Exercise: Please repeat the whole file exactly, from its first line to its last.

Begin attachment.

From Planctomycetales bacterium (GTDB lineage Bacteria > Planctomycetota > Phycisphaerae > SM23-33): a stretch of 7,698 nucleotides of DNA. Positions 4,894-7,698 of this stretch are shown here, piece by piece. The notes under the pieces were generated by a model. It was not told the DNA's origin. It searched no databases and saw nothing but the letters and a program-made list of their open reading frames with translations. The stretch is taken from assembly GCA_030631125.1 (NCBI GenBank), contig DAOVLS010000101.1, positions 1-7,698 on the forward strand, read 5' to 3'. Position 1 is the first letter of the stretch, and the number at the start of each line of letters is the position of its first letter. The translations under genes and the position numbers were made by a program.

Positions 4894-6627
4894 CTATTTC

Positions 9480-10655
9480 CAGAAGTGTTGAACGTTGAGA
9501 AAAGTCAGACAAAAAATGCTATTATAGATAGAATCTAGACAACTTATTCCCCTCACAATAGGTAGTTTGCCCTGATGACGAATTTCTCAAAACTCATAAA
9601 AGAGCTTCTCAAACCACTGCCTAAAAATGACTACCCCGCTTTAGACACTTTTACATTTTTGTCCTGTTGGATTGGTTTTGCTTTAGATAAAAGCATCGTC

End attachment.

From Planctomycetales bacterium (GTDB lineage Bacteria > Planctomycetota > Phycisphaerae > SM23-33): a stretch of 7,698 nucleotides of DNA. Positions 4,894-7,698 of this stretch are shown here, piece by piece. The notes under the pieces were generated by a model. It was not told the DNA's origin. It searched no databases and saw nothing but the letters and a program-made list of their open reading frames with translations. The stretch is taken from assembly GCA_030631125.1 (NCBI GenBank), contig DAOVLS010000101.1, positions 1-7,698 on the forward strand, read 5' to 3'. Position 1 is the first letter of the stretch, and the number at the start of each line of letters is the position of its first letter. The translations under genes and the position numbers were made by a program.

Positions 4894-6627
4894 CTATTTC

Positions 9480-10655
9480 CAGAAGTGTTGAACGTTGAGA
9501 AAAGTCAGACAAAAAATGCTATTATAGATAGAATCTAGACAACTTATTCCCCTCACAATAGGTAGTTTGCCCTGATGACGAATTTCTCAAAACTCATAAA
9601 AGAGCTTCTCAAACCACTGCCTAAAAATGACTACCCCGCTTTAGACACTTTTACATTTTTGTCCTGTTGGATTGGTTTTGCTTTAGATAAAAGCATCGTC